Basic Internet Marketing for Writers

A guide for writers to assist navigating the difficult waters of websites and social media, including Facebook pages and Twitter profiles.

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© 2016 Epytome / Used With Permission

Writers, like those in any creative endeavour, are reliant on others experiencing their work. Success is measured through sales and to maximise these writers need to use every tool they possibly can. Whether you are releasing your work through a publisher or doing it yourself, the buck stops with you. Even the main five publishing houses expect their authors to actively promote their own work, and the best way to get into a publisher in the first place is to already have a platform with which to do so. If you are planning on self-publishing, marketing is an absolute necessity.

The greatest asset writers have in the modern age is the internet, but it is also the greatest hindrance. With thousands of writers clamouring to be heard you need to stand out from the crowd, but first you need to be part of the crowd. There are four key tools which all writers should be using on the web. This is a guide to setting them up.


First and foremost is a website. This is your central hub from which the spokes of social media will flow. A short URL—ideally—will make it easy to share with others. If you get a poem published online, or sell a short story to a magazine, it is your website that you want mentioned in your short bio, as if a reader has enjoyed your work and wants to find more that is where they need to go.

Setting up a website is easy, and you have many options here. You could go for an online blog system like WordPress or Blogger and then buy a premium web address within your account. If you are a little more tech-savvy, or willing to pay, you could purchase some hosting along with a domain name and then either install a CMS system or build a website from scratch. If you don’t know how to do this, but would like something custom to you and not just a generic template like everyone else, then there are plenty of design companies like us that will do the work for you, for a fee. It is worth shopping around and getting some quotes. Equally as important is choosing the right setup for your needs, both practically and aesthetically. Many companies, us included, will offer a consultancy service to support you through that process if need be.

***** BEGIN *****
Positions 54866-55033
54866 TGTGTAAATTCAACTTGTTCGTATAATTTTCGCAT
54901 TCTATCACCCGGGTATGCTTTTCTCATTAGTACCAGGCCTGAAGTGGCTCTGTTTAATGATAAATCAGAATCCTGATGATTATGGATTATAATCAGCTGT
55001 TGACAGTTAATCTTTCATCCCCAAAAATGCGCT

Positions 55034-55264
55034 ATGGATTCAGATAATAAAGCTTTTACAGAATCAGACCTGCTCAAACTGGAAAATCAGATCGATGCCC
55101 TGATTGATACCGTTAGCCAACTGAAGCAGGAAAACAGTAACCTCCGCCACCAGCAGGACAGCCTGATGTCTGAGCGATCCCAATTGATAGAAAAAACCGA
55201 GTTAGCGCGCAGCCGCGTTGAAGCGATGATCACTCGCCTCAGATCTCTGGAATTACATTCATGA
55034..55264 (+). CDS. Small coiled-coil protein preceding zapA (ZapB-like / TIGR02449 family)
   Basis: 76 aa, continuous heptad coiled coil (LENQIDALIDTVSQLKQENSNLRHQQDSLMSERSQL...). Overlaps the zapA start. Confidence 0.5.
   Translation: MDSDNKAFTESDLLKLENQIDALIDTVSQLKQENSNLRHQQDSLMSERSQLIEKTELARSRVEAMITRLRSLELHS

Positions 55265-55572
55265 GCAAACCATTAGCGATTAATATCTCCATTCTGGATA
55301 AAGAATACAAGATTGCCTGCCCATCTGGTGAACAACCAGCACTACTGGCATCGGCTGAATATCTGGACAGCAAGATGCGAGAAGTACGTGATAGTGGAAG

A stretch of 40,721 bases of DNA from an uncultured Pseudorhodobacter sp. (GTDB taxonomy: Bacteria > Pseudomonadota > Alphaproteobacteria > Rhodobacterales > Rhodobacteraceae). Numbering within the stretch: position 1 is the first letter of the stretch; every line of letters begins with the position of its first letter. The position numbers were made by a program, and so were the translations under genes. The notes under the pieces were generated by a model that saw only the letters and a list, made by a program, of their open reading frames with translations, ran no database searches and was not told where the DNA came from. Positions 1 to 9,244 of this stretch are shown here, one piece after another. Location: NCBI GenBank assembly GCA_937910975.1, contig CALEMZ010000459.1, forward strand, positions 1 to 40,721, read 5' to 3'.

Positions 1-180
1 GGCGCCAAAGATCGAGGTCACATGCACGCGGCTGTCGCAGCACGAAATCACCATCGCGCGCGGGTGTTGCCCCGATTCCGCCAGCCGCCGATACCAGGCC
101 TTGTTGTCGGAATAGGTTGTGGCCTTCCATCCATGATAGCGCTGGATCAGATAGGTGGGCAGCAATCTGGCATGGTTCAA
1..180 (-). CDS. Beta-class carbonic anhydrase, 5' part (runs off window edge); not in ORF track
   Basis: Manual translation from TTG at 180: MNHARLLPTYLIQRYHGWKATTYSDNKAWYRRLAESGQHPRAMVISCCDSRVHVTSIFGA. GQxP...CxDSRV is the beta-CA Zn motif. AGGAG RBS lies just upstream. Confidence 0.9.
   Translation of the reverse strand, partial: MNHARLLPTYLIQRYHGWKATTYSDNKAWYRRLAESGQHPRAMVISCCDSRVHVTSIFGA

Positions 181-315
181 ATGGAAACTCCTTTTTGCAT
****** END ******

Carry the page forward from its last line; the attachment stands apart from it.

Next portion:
What you want your website to do is also crucial when it comes to deciding your platform. Are you just going to post links to your work on other websites and online magazines? Would you like to have videos or audio clips of you reading? Are you planning on updating it regularly?

Some writers use their website to blog about their writing, or their thoughts and experiences in general. This is not essential, although if you do plan on blogging it is advisable to vary your subjects. Constantly telling the world how great your current work in progress will be, or providing a running commentary of the time you are spending waiting for responses to your agent query letters, is not the best way to build an audience. Although it may be therapeutic for you, it is not what the general public want to read. Your small group of key followers may like it, comment, even share your ramblings, but beyond those few it will not even generate the slightest ripple. Instead, try blogging about issues you care about, your opinions on current events, or share poetry or short stories. As with all marketing, varied content is key. Your blog needs to be something a stranger would want to read, not just an outlet for your thought processes.

The best advice when planning a website is to plot it out like a novel. Start with chapters: Chapter 1 could be your news feed, Chapter 2 your books, Chapter 3 short stories or poetry, etc. until you have a clear idea of how the contents will be laid out. The home page of your site represents the contents and front cover, so make sure it is eye-catching and engaging.